Records agencies face a digital tsunami

Records agencies face a digital tsunami

BY PATRICIA DAUKANTAS | GCN STAFF

Federal records agencies are banding together to deal with the exponential growth of digital documents.

Representatives of the National Archives and Records Administration, the Library of Congress and the Government Printing Office detailed their common efforts at a recent forum of the Federal Library and Information Center Committee.


Lewis Bellardo
Lewis Bellardo, deputy archivist of the United States, said the government's electronic records in 1989 numbered only in the tens of thousands. That number has grown to tens of millions, and by 2009 it may reach 1 billion.

'For us it's the equivalent of a tsunami,' Bellardo said.

NARA's recently launched Electronic Records Archives (ERA) initiative enlisted government and academic partners to preserve digital documents.

The president's fiscal 2002 budget proposal includes $20 million for ERA to develop a platform-independent, scalable architecture of off-the-shelf components that can be replaced easily.

NARA's official responsibility is the management, disposition and long-term preservation of and access to federal records, Bellardo said.

In contrast, the Library of Congress 'collects from the broader creative community,' said Laura Campbell, associate librarian for strategic initiatives.

Born-digital works

The government must prepare better for long-term retention of documents that exist only in digital form, Campbell said. Recently, for example, the library preserved Web sites pertaining to the November 2000 election.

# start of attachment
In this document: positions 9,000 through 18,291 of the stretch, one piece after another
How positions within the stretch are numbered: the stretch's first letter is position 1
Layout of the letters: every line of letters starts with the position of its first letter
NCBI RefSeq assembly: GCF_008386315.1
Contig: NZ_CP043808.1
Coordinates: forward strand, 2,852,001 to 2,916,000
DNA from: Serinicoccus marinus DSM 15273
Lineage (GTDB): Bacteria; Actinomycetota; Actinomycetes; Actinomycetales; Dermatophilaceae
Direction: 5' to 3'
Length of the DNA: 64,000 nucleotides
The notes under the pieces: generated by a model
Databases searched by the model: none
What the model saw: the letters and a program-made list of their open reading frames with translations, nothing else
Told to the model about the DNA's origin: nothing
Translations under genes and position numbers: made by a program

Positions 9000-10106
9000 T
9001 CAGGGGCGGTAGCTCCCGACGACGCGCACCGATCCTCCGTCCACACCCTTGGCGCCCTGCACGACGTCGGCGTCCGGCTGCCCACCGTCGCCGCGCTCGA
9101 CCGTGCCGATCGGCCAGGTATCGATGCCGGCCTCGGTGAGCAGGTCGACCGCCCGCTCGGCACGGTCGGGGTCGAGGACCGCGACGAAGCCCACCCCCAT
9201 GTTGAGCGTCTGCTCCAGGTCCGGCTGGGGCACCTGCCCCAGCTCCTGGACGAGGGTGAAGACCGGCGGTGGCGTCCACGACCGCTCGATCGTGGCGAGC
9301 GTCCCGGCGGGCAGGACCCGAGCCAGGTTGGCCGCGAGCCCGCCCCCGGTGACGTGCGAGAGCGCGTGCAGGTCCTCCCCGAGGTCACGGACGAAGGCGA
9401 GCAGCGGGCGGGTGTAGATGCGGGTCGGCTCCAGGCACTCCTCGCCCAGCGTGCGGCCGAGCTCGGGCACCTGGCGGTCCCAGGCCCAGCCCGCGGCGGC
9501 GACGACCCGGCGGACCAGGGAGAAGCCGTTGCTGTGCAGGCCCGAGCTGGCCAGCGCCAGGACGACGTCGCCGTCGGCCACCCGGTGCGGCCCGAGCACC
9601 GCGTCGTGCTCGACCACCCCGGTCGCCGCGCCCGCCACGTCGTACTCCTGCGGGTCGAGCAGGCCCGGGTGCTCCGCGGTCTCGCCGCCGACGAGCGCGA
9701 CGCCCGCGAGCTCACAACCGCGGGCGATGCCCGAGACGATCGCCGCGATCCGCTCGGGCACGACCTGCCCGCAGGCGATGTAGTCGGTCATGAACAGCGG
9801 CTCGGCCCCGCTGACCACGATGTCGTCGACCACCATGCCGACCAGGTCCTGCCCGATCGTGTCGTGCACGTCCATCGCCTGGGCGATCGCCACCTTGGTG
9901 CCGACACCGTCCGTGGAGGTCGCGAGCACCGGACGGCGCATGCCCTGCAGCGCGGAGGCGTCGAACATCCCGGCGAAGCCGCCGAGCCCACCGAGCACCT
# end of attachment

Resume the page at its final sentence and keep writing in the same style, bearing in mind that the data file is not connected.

'As you can imagine, many of those are gone now,' Campbell said. The library also is stepping up efforts to preserve what she called born-digital works and digitize historical materials, she said.

Last December, Congress appropriated $100 million for the National Digital Information Infrastructure and Preservation Program, in which the library will work with public and private partners to preserve historically significant electronic documents. Campbell heads the effort.

GPO's mandate is to make information available to federal depository libraries and the public indefinitely, said Francis J. Buckley Jr., GPO's superintendent of documents.

Congress in 1995 directed GPO to modernize its document programs. Last year, more than half of the publications disseminated through the depository libraries were electronic, Buckley said. In January, 32 million items'totaling 1.6T'were downloaded from the GPO Access site, at www.access.gpo.gov/su_docs/index.html.

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